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Cuba – a Real Hero

Cuba – a Real Hero

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GOOD NEWS is scarce right now as the novel coronavirus (COVID-19) continues to wreak havoc and fear across the globe.

However, amid the global response to COVID-19, Cuba has emerged as a city on a hill and a leading light among nations.

Cuba is no stranger to punching above its weight. By now, stronger and larger countries would have already crumbled in the face of 60 years of an economic blockade from the United States (US). However, Cuba has done the opposite and has repeatedly defied the odds whether that be in supporting liberation efforts in Africa, Latin America and the Caribbean many years ago; providing humanitarian assistance across the world; or in standing tall as the quintessential good neighbour. Just over a week ago, news reports emerged that the Trump administration attempted to persuade a German firm developing a possible vaccine for coronavirus to move its research work to the United States. According to the New York Times, this is said to have raised fears in Berlin that President Trump was trying to assure that any inoculation would be available first, and perhaps exclusively, in the United States. Senior US officials have since called these reports “overblown”. Nonetheless, the reports are consistent with Trump’s mantra of “America first”.

Over the years, the world has grown accustomed to American and European Union (EU) leadership on just about every important global issue. However, in the face of the COVID-19 threat, the US seems to have retreated even further from the rest of the world.

Meanwhile, the EU is consumed with its own fight against the virus, particularly as some of its members such as Italy and Spain have become overwhelmed.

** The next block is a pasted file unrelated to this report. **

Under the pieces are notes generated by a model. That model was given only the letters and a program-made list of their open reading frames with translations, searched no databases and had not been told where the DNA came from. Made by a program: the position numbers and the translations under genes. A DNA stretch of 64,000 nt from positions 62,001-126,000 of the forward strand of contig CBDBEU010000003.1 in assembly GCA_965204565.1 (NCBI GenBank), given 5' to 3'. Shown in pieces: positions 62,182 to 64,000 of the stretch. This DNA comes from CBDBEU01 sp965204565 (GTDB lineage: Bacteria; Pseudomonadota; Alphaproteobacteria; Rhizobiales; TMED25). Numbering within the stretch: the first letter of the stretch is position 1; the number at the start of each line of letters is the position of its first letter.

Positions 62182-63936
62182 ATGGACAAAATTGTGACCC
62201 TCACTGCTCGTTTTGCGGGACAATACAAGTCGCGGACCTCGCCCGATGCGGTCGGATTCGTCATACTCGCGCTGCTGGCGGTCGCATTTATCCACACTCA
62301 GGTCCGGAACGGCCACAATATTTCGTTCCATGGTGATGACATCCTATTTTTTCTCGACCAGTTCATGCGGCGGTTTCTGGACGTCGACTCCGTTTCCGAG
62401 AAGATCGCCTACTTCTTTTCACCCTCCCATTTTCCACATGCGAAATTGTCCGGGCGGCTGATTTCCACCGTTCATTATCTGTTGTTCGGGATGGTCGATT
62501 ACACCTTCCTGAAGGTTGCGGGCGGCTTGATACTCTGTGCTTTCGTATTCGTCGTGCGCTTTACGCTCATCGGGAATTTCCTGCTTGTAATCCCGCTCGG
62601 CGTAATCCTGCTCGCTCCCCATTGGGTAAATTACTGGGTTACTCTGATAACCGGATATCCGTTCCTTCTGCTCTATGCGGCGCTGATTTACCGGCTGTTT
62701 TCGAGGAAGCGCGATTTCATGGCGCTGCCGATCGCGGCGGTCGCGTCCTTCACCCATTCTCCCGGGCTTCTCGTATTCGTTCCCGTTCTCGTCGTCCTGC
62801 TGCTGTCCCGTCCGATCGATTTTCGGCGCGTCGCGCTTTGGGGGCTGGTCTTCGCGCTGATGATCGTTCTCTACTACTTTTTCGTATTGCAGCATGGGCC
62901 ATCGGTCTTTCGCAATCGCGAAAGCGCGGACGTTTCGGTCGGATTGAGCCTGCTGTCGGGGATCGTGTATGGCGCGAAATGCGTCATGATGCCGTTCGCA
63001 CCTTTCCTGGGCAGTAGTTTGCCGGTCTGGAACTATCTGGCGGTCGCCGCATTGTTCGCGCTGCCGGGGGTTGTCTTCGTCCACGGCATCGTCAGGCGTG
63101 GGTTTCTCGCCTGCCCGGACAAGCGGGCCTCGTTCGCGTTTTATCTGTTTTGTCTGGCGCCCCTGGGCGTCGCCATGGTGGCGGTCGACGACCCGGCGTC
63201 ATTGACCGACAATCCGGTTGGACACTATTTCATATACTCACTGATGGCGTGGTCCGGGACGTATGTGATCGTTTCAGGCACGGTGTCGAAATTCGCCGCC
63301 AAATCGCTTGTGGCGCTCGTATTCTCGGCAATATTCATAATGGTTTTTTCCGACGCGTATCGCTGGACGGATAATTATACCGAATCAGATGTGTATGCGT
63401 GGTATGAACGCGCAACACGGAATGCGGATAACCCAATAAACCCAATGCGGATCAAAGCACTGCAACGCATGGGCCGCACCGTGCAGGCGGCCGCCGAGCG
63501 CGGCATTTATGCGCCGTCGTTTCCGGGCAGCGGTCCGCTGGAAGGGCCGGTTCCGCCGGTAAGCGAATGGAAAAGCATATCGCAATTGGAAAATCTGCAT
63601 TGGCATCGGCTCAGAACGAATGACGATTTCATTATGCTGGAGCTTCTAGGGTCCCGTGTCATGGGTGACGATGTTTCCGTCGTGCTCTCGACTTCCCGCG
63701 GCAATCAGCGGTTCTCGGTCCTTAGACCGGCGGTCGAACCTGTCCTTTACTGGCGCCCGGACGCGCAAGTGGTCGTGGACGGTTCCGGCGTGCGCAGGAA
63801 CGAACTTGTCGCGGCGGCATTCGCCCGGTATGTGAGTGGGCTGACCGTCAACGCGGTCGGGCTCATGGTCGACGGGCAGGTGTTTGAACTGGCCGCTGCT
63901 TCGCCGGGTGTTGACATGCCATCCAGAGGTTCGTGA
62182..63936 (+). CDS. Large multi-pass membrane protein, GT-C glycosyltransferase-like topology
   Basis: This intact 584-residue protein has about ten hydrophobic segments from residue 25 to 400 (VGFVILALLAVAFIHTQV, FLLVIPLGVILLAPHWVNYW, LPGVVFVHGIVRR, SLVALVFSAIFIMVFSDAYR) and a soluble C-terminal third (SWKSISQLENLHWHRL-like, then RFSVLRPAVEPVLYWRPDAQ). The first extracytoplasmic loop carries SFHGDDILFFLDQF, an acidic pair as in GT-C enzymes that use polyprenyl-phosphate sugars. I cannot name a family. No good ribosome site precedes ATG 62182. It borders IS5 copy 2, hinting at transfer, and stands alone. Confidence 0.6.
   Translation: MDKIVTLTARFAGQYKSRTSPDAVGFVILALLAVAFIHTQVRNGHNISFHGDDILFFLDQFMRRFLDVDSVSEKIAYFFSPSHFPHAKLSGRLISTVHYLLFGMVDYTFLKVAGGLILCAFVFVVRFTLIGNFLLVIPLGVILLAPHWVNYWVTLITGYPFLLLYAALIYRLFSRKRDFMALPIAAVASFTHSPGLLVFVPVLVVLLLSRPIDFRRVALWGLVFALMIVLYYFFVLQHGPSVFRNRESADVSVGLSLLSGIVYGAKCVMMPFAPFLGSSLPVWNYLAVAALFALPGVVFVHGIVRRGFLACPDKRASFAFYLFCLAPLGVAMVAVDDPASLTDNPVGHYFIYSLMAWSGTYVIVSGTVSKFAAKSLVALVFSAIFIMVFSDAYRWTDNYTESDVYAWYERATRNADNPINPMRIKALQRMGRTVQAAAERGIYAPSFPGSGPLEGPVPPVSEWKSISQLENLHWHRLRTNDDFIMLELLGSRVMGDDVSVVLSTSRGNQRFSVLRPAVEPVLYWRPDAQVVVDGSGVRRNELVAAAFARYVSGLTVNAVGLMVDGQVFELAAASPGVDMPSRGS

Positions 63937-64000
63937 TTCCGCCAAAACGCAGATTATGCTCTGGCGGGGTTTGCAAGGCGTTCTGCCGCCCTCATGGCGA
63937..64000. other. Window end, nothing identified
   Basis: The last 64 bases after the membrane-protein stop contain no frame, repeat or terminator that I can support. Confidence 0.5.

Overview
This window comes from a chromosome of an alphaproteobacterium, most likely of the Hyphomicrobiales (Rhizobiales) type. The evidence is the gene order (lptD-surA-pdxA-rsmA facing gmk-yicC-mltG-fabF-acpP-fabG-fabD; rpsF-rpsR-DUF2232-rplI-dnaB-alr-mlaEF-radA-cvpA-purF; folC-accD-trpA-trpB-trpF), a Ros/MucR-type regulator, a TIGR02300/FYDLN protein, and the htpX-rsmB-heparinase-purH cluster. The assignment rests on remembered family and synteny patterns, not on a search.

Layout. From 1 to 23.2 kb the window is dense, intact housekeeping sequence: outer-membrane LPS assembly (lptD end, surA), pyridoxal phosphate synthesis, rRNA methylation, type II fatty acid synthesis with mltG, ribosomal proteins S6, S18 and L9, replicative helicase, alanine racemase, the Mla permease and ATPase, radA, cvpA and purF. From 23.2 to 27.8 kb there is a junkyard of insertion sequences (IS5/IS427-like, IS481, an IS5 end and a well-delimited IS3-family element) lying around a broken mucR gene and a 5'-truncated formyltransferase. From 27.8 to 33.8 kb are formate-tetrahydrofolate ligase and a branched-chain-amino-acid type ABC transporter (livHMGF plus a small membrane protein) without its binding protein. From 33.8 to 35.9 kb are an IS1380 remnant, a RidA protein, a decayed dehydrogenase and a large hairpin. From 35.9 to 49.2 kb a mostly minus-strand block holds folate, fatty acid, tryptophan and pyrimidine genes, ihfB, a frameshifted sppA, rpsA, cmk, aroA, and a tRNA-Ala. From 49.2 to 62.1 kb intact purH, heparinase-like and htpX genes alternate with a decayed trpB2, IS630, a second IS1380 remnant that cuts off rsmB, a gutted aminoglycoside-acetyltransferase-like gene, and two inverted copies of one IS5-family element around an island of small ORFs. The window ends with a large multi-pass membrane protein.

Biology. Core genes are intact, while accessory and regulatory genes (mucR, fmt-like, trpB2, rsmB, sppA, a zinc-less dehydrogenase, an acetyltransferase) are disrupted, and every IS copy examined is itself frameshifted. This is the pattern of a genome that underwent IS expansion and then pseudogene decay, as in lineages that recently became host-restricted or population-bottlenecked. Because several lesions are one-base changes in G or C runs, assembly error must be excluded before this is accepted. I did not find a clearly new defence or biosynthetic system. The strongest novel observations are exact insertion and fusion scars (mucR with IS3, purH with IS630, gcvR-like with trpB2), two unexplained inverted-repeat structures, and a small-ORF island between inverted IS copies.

As others falter, Cuba has surfaced as a global leader in the fight against COVID-19. At the time of writing, Cuba had already dispatched 140 healthcare professionals to Jamaica; the government of St.Vincent and the Grenadines had requested 15 healthcare workers from Cuba; a 52-strong brigade of healthcare professionals had been sent to Italy; and other contingents of medical professionals had been sent to Grenada, Nicaragua, Suriname and Venezuela. Cuba also went to the rescue of a British-owned cruise ship with roughly 50 persons on board who were displaying symptoms of COVID-19. This was after several other countries denied the ship entry to their ports.

For decades, notwithstanding the US economic embargo (or because of it), Cuba has managed to develop a healthcare sector that is the envy of even many developed and advanced economies. This is also the case with its biotechnology industry which has developed medicines to fight a wide range of diseases. One such medicine is the anti-viral drug called Interferon Alfa-2B, which was developed in Cuba and as of 2003, is being produced in China by the Cuban-Chinese joint venture ChangHeber. Interferon was reportedly used to treat hundreds of COVID-19 patients in China and there is a possibility that it could turn out to be a trojan horse in the fight against this virus.

Through its selfless actions in assisting others in their fight against COVID-19, Cuba will undoubtedly win a significant amount of global goodwill. However, when the pandemic ends and life returns to some semblance of normalcy, some countries may be inclined to move beyond goodwill alone. For the wider Caribbean in particular, governments and the private sector should start thinking about how they can encourage more investments in Cuba, as well as more joint ventures with Cuba. Given Cuba’s expertise in biotechnology for example, the private sector elsewhere in the Caribbean should explore the possibility of making investments in this sector.

These kinds of strategic investments will give more impetus to an already solid relationship with Cuba.

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